Euclea natalensis is a shrub or small tree, 4 to 10 m tall, with a dense spreading crown. Under good conditions it can grow into a tree 12 to 18 m in height. The tree is usually single stemmed, the bark is dark grey, thin and finely cracked.
The branchlets are covered in fine rusty hairs, becoming smooth in older specimens. The leaves are hard and leathery, shiny dark green above with the lower surface covered with rusty coloured hair, giving the underside of the leaf that very characteristic dirty green look. The veins are prominent, particularly on the top. The leaves are arranged spirally and are very variable in both shape and size, sometimes as long as 12 cm and 5 cm wide.
Euclea natalensis is dioecious, the male and female flowers therefore are borne on different trees. They are small, bell-shaped, cream to yellow, borne in profusion in the axils of the leaves. They have a very sweet scent.
The fruit is an edible fleshy berry, very attractive to birds, monkeys and people. It is round, 7-10 mm in diameter, almost hairless, red becoming black, in branched sprays up to 3,5 cm long (Oct.-Jun.).
Like all Ebenaceae, the wood of Euclea natalensis is hard, its most popular use is the making of toothbrushes (at least in Matabeleland and KwaZulu Natal). Because it does not generally grow very big the wood is also used in the making of small articles of furniture, tool handles and the like.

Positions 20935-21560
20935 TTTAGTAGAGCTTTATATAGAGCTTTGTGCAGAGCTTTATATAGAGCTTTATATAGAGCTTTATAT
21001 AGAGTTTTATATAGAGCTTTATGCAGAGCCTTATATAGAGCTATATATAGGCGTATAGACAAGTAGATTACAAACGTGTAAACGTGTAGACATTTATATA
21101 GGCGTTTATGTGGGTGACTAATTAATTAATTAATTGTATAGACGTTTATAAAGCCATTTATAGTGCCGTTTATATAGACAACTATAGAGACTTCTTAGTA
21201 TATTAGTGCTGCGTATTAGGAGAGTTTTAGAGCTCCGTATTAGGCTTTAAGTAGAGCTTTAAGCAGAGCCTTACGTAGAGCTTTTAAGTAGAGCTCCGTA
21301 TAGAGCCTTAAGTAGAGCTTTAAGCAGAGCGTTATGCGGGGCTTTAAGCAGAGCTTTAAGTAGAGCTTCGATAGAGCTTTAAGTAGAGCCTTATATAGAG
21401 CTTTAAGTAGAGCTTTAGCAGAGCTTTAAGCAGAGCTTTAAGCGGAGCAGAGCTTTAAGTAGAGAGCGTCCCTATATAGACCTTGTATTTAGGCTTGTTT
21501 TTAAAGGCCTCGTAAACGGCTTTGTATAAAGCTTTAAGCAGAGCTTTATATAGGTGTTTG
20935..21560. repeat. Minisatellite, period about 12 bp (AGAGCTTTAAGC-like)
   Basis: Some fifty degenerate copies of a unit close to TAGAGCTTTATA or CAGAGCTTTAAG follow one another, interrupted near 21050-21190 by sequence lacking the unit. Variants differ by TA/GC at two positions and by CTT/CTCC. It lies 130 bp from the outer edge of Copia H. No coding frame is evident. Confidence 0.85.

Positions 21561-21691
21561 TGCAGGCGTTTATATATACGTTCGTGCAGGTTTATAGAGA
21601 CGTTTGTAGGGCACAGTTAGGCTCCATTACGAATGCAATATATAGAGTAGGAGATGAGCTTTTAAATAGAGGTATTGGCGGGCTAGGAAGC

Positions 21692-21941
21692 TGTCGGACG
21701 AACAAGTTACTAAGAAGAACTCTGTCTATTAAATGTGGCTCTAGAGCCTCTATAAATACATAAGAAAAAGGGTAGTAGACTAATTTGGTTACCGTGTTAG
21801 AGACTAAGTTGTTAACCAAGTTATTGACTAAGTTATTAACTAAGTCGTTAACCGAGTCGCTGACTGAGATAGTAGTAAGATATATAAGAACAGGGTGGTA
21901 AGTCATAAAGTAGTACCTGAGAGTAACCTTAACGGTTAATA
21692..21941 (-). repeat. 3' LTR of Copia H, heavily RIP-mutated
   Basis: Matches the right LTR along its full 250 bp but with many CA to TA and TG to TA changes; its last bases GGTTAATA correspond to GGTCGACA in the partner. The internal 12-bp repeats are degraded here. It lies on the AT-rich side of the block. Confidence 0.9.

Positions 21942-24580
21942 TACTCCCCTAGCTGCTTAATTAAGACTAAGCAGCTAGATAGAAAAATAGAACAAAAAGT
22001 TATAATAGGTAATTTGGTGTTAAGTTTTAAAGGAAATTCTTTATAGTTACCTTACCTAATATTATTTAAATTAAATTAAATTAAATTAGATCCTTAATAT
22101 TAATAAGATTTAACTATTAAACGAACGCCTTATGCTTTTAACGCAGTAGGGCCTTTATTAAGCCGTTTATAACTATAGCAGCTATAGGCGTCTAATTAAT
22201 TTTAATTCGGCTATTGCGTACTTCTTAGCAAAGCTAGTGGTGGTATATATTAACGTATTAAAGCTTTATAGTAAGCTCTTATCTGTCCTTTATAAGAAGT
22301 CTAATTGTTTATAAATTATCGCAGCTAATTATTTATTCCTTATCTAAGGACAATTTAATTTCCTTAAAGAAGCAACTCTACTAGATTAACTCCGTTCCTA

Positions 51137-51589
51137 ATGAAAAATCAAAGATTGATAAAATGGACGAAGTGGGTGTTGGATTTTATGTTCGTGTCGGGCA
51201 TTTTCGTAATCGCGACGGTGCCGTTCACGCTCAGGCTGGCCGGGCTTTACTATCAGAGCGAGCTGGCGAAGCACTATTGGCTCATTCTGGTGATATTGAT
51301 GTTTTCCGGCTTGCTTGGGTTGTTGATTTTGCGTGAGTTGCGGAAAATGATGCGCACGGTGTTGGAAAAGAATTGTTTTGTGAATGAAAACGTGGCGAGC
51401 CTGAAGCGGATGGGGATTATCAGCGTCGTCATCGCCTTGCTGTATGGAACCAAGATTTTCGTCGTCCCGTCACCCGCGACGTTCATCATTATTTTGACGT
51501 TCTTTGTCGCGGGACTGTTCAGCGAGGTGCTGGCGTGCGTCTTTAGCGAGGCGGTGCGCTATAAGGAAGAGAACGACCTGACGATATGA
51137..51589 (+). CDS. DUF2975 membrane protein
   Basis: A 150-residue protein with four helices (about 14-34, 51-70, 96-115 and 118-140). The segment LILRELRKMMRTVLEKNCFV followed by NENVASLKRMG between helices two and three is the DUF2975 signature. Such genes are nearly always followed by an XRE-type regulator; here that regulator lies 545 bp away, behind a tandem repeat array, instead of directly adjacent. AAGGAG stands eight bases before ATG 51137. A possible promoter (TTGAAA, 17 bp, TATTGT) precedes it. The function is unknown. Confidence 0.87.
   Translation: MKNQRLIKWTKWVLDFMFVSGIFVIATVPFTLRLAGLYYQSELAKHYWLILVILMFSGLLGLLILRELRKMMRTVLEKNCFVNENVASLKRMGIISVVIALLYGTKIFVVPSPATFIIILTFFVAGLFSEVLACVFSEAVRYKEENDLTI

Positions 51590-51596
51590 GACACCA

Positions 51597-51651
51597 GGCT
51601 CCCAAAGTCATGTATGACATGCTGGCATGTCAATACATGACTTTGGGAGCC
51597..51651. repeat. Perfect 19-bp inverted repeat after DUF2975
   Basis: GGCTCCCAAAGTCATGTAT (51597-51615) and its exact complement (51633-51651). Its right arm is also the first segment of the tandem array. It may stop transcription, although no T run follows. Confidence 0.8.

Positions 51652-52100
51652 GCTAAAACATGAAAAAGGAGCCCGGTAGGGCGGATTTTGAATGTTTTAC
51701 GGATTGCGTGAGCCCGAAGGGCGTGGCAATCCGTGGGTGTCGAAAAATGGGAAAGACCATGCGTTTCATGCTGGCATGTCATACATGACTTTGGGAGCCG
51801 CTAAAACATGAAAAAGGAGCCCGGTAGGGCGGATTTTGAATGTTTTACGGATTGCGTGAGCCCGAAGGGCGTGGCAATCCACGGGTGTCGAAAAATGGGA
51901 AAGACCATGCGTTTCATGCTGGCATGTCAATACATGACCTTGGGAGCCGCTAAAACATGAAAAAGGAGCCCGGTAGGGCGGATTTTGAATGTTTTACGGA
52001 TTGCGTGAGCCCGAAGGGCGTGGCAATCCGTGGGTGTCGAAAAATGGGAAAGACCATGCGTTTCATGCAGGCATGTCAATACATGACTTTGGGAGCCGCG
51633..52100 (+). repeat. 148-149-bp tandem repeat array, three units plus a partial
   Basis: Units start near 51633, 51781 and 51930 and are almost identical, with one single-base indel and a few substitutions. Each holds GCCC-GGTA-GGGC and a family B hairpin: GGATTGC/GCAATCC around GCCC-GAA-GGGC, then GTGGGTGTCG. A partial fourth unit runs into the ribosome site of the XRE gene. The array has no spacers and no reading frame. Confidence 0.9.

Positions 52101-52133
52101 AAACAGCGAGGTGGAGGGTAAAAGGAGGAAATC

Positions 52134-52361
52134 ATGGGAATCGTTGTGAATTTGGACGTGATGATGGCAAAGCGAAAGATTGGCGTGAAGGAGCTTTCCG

The tree has medicinal uses, even though Gelfand et al. do not mention any in Zimbabwe. The tree roots and bark have the usual attributes to treat the most diverse complaints but, there again, faith is a powerful healer. More interestingly, the roots are boiled to make a black dye. On a more traditional note, and even though as an Ebenaceae it would burn long and well, the wood is not used as a fire-wood. Investigating a bit deeper I found that one of the Zulu names for Euclea natalensis is “ichithamuzi”. Now this is not specifically a tree name, it means “the destroyer” and burning such wood would cause dissention and possibly divorce in the kraal (interestingly enough L.J. Mullin retains that name as the only Ndebele name for Philenoptera violacea (Lonchocarpus capassa), in preference to Dungamuzi or Ipanda, which are quoted in other texts. How many other trees can become “ichitamuzi” (i.e: destroyer) in various locations, is not known but could form the subject of an interesting investigation.
Sources: Plantzafrica. www.plantzafrica.com;
Coates Palgrave, K. 1977. Trees of Southern Africa . Struik, Cape Town.
Goldsmith, B. and Carter, D.T. 1992. The Indigenous Timbers of Zimbabwe. Forestry Commission, Harare.
Mullin, L.J. 2006. A New Zimbabwean Botanical Checklist of English and African Plant Names. Tree Society of Zimbabwe, Harare.
Ndlovu, T.M., Ndlovu, D.N. and Ncube, B.S. 1995. Imikhuba Lamasiko Amandebele – the traditions and culture of the Amandebele. Mambo Press, Gweru.
Van Wyk, B. and Van Wyk, P. 1997. Field Guide to the Trees of Southern Africa . Struik, Cape Town.
Wild, H. A 1972. Rhodesian Botanical Dictionary of English and Native Plant Names. Govt. Printer, Salisbury.
– JP Felu